Hey there, weather enthusiasts (big and small)!
Today, we’re going to talk about a nifty tool that can make teaching weather a breeze – Weather Card Printables!
These cards are the perfect way to introduce kids to the ever-changing world of weather in a fun and engaging manner.
I have included three different sets of cards AND an extra bonus!
The cards include the following types of weather: sunny days, stormy weather, snowy scenes, windy conditions, foggy mornings, rainy days, cloudy skies, and even the elusive rainbow.
Each card comes with a charming, cartoon-style image that captures the essence of that particular weather. For instance, the sunny card features a bright, shining sun, while the stormy card showcases dark clouds and lightning bolts.
For a bit of added learning, there are also cards without the weather name. This turns the weather lesson into a guessing game, making it fun for your kids to identify and remember each type of weather.
The last set of cards features real photographs of weather for your child to identify and sort.
So, whether your child is a budding weather enthusiast or just curious about the elements, these flash cards are going to help him or her learn all about what is going on outside their window!
****Don’t sweat it! At the bottom of this post, you will find very simple directions to get the digital download of your weather printables in PDF format. Print today!
Check Out Your Free Printable Weather Flashcards!
This first set of cards features sunny, foggy, cloudy, rainy, stormy, snowy, rainbow, and windy weather.
Cut out each of the cards and explain each of the different weather conditions to your child.
Some of these will not be new words to your student, but you might need to clearly define some of the weather vocabulary.
For example, ask your student, “What is the difference between a rainy or stormy day?”
You might also ask, “Can we have different types of weather in one day?”
For best results, I recommend printing these cards on heavy weight paper (like card stock) or laminating them.
That will help them last longer as you go through all your weather activities.
This next set of cards features the same images, but the weather words have been taken away.
Go through the cards randomly with your child for an easy way to check what they remember from the previous cards.
You might also describe the weather card in your hand without showing it to your child.
For example, “It’s very cold outside and snowflakes are falling. What kind of weather is that?”
Another fun activity would be to set up a memory game with both sets of weather cards.
This part of these 3-part cards is so important because it helps little kids to apply their skills to real weather conditions.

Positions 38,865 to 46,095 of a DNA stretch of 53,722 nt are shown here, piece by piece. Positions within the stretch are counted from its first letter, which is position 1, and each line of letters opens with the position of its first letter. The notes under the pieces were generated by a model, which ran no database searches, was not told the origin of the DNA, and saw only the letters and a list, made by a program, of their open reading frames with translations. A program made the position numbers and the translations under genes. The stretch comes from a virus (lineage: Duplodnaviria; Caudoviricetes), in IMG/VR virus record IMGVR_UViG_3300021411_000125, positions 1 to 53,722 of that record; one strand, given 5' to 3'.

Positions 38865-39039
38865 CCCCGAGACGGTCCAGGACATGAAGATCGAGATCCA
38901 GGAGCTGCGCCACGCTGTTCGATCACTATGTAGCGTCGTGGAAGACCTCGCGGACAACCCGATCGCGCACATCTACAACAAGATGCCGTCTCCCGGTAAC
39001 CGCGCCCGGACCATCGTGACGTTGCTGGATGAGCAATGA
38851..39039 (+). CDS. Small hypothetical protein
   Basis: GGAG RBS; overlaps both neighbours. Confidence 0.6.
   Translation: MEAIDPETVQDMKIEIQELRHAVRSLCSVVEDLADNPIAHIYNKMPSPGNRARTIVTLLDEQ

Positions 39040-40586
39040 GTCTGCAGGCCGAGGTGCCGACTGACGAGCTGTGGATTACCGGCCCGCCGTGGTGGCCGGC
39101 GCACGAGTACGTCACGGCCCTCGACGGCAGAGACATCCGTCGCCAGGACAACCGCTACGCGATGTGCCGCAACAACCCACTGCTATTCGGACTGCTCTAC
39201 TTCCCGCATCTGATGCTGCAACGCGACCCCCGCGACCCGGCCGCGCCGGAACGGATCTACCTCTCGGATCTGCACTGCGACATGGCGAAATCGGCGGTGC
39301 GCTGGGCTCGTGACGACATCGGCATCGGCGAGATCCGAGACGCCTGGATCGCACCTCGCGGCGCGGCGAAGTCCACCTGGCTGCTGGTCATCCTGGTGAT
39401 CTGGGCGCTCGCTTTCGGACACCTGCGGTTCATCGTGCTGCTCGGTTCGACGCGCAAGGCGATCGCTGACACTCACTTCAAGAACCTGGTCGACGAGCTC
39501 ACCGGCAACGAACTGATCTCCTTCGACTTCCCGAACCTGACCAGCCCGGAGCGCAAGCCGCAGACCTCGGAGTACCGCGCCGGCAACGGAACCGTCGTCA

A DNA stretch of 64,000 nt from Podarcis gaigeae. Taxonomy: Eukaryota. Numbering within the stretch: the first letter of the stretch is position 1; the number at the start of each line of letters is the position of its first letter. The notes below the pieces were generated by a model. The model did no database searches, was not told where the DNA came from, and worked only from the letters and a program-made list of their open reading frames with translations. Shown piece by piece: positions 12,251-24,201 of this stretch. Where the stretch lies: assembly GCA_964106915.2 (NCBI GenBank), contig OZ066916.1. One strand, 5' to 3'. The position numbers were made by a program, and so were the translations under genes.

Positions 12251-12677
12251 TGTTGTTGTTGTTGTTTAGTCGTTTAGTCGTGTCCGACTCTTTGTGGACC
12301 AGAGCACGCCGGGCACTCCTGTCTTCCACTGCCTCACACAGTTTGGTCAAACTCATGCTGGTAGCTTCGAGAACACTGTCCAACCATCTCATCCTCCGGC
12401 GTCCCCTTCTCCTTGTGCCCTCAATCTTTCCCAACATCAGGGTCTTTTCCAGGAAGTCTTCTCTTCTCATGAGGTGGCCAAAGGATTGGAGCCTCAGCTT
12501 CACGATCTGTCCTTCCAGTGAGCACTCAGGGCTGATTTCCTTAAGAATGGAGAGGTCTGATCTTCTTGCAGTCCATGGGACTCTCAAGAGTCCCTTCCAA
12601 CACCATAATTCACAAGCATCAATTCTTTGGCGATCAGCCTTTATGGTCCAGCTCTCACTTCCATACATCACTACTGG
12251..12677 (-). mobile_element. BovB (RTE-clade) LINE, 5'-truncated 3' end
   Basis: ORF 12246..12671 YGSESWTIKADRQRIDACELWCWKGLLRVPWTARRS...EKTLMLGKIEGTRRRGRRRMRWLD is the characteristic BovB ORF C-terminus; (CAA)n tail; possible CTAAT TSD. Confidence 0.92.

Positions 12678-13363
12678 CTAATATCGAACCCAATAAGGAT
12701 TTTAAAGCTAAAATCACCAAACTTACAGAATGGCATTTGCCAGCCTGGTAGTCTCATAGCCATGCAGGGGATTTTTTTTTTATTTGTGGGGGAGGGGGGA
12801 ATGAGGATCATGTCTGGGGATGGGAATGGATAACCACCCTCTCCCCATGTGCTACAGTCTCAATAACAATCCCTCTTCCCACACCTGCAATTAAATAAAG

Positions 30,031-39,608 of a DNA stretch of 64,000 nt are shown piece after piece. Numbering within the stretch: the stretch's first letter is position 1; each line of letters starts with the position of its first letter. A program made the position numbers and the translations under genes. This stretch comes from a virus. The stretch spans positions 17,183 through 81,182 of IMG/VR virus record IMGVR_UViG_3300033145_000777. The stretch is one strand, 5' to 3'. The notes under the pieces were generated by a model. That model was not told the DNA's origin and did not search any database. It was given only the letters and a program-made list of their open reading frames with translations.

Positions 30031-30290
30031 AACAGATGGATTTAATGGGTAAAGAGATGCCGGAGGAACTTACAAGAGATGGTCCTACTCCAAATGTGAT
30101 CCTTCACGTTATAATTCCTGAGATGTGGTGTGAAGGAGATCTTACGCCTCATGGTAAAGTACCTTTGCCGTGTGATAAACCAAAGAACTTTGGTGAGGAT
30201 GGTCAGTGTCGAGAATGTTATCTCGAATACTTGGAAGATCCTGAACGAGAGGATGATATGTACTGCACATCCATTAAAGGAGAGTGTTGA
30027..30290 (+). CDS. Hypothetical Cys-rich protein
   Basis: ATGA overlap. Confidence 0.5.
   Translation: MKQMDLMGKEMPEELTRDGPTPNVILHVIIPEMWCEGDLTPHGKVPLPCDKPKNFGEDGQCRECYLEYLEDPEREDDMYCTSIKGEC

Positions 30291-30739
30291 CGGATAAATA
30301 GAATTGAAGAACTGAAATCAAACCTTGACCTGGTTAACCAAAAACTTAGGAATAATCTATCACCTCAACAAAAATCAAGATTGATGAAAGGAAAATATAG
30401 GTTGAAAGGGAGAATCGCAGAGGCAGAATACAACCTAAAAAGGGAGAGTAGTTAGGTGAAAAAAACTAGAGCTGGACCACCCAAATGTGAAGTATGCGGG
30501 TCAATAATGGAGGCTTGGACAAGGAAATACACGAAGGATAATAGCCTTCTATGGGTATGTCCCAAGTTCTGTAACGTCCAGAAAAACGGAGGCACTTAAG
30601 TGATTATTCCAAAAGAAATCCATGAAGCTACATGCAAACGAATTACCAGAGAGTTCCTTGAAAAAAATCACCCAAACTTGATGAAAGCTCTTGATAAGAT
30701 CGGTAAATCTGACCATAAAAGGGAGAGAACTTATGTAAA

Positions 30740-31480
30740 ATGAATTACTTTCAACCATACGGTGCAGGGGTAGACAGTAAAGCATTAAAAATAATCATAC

It might be easy to recognize weather in an isolated cartoon-style image, but can they recognize what it would be like in real life?
Show each card to the student and see if they can tell you what kind of weather they are seeing.
Try playing a memory game again with these cards and either of the two other sets.
As an alternative, describe an outfit of clothing and ask what would be the appropriate weather to wear them.
For example, “I am going to put on a pair of rubber boots and a waterproof jacket. What kind of weather might I be expecting to see?”
Or “I am wearing shorts, a tank top, and flip flops. What kind of weather would I be comfortable in? What kind would I be uncomfortable in?”
Have the student hold up the appropriate flash cards to answer your questions!
Bonus: Printable Weather Chart!
This Daily Weather Chart is a great way to take your weather lesson plans to the next level!
Your young children (and older children!) will be excited to run to the window each day and use their observation skills to determine the weather.
Tell the student to color in the square on the row that matches the weather today. There might be multiple types of weather, so tell the student to choose what they think is the dominant weather for the day.
For example, it might be a little cloudy in the morning, but rain all day. So rainy would be the dominant weather of the day.
How To Explain Extreme Weather To Young Learners
Teaching kids about extremes of weather can be scary, but it is important.
Above, you will see a link to a great book on the topic. It was written by a meteorologist and it does a great job of breaking down weather for kids.
Another great option for having this conversation is to explain that each type of weather can get out of hand.
Wind can (indirectly) become a tornado.
A rain cloud can become a flood.
Wind and rain can bring a hurricane.
Snow can become a blizzard.
These can be scary, but there are rare occurrences.
Thankfully, we live in a time when we usually know far in advance that bad weather is coming.
There is usually a good amount of time to prepare and get to safety.
Click the above image link/text link to get your weather flash cards in a pdf file. A new window will open and you can download and print today. No email address or other personal information is needed.
I hope these printable flashcards and weather chart are a huge hit in your weather unit study!
The packet really is a great resource to help little kids learn about all the weather things in a fun way.
Incorporating educational tools like these into your child’s routine can make learning about the weather a breeze.
They’re engaging, interactive, and most importantly, fun!
Plus, they provide valuable knowledge that can be applied in everyday life.
So, go ahead and print out these weather cards. Watch your kids learn about the elements, play guessing games, and become little weather watchers.
Who knows, you might just have a future meteorologist in the making!
If you are interested in more free printables and activities for this age, check out the below options: